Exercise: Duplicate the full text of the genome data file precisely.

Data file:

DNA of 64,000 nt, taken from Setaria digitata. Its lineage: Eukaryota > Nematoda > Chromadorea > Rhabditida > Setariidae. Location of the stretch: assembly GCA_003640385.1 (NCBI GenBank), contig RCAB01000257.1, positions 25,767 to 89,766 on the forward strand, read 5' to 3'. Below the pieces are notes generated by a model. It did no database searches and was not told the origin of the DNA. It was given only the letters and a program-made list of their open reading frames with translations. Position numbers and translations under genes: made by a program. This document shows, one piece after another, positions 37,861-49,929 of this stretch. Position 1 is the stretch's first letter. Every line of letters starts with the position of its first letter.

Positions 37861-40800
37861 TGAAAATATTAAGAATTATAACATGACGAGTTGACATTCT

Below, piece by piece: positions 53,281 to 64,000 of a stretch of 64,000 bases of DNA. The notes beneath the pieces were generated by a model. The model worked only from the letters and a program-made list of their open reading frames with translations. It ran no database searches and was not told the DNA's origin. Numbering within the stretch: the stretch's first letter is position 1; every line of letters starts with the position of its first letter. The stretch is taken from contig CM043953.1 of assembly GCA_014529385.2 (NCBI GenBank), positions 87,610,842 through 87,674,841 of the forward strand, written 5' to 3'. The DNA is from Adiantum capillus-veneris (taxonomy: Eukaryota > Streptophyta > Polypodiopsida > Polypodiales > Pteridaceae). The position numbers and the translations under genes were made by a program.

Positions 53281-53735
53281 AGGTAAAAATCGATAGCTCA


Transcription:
DNA of 64,000 nt, taken from Setaria digitata. Its lineage: Eukaryota > Nematoda > Chromadorea > Rhabditida > Setariidae. Location of the stretch: assembly GCA_003640385.1 (NCBI GenBank), contig RCAB01000257.1, positions 25,767 to 89,766 on the forward strand, read 5' to 3'. Below the pieces are notes generated by a model. It did no database searches and was not told the origin of the DNA. It was given only the letters and a program-made list of their open reading frames with translations. Position numbers and translations under genes: made by a program. This document shows, one piece after another, positions 37,861-49,929 of this stretch. Position 1 is the stretch's first letter. Every line of letters starts with the position of its first letter.

Positions 37861-40800
37861 TGAAAATATTAAGAATTATAACATGACGAGTTGACATTCT

Below, piece by piece: positions 53,281 to 64,000 of a stretch of 64,000 bases of DNA. The notes beneath the pieces were generated by a model. The model worked only from the letters and a program-made list of their open reading frames with translations. It ran no database searches and was not told the DNA's origin. Numbering within the stretch: the stretch's first letter is position 1; every line of letters starts with the position of its first letter. The stretch is taken from contig CM043953.1 of assembly GCA_014529385.2 (NCBI GenBank), positions 87,610,842 through 87,674,841 of the forward strand, written 5' to 3'. The DNA is from Adiantum capillus-veneris (taxonomy: Eukaryota > Streptophyta > Polypodiopsida > Polypodiales > Pteridaceae). The position numbers and the translations under genes were made by a program.

Positions 53281-53735
53281 AGGTAAAAATCGATAGCTCA